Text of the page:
Urban gangs, in turn, provide Trump with an opportunity to link immigration and crime. “You know a lot of the gangs that you see in Baltimore and in St. Louis and Ferguson and Chicago, do you know they’re illegal immigrants?” Trump vows that after the election, “they’re going to be gone so fast, if I win, that your head will spin.”
[. . .]
The territory Trump has ventured onto is fertile ground for his brand of demagoguery.
The Pew Research Center found in a 2012 survey that while all respondents were split, 46-48, on the question of whether “the growing number of newcomers threaten traditional American values,” Republicans viewed immigrants as a direct threat to American values, 60-32, and conservative Republicans even more so, 64-30.
A more recent Pew survey in June found that when voters were given a choice between “immigrants burden the country by taking jobs, housing and health care” and “immigrants strengthen the country through hard work and talents,” a majority of those polled, 51-41, chose “strengthen the country.” Republicans, however, disagreed, with 63 percent saying immigrants were a burden and 27 percent saying immigrants strengthened the country.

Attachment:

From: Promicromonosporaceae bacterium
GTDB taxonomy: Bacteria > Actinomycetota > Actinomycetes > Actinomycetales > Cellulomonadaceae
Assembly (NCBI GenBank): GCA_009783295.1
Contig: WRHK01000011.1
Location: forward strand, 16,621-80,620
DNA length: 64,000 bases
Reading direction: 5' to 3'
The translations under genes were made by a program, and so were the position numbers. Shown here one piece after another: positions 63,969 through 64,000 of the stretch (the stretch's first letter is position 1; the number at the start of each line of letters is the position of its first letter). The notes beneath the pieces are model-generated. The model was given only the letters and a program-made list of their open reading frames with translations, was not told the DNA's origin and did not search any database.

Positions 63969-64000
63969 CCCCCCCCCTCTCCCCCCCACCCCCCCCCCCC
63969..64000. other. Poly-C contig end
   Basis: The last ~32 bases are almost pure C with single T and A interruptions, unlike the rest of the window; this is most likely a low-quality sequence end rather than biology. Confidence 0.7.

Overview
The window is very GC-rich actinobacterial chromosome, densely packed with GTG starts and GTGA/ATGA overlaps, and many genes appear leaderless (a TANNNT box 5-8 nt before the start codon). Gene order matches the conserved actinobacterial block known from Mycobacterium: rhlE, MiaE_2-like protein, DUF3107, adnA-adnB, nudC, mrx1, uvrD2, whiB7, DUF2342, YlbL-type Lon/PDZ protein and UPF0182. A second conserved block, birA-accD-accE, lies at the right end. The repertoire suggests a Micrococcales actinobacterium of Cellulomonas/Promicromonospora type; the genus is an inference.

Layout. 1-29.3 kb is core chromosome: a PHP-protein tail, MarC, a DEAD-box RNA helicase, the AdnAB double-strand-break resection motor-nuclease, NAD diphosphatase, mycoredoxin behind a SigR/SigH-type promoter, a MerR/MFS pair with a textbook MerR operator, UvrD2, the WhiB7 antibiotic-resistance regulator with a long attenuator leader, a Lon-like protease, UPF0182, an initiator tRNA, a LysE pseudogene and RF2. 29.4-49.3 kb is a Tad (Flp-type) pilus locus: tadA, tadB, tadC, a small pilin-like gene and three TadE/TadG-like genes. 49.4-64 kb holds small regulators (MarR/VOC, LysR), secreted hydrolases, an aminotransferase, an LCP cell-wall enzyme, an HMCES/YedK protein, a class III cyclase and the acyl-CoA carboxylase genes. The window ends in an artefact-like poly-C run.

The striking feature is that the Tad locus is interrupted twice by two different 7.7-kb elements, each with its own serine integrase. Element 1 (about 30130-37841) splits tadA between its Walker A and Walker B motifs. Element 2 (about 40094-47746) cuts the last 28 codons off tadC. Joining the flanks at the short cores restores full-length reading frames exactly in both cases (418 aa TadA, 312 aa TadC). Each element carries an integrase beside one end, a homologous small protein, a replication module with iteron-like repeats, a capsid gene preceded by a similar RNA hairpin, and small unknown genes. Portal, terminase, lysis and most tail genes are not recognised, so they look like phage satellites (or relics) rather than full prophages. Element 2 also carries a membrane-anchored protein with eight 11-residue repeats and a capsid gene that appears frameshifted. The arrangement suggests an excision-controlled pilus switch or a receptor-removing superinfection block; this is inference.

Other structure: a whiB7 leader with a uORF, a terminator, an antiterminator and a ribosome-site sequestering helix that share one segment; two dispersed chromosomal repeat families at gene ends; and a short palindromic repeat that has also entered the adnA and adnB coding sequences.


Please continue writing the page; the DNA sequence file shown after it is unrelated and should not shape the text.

If this is what the Republican party has truly become, and if the presence of people like me inside the party does nothing to change what the Republican party has become, then perhaps I ought to no longer be a member of the Republican party. Why associate with the garbage that Donald Trump is selling, and why be a member of a party that seems bound and determined to destroy itself by buying that garbage?
This hasn’t been a cheery post, has it? Well, let’s do something about that. To bring a smile on your face, read this. I am betting that Donald Trump knows nothing about Beowulf, or that even if he is familiar with the story, he would not be sufficiently self-aware to understand why Bruce Holsinger’s mockery is so funny.
(Photo via various social media sources.)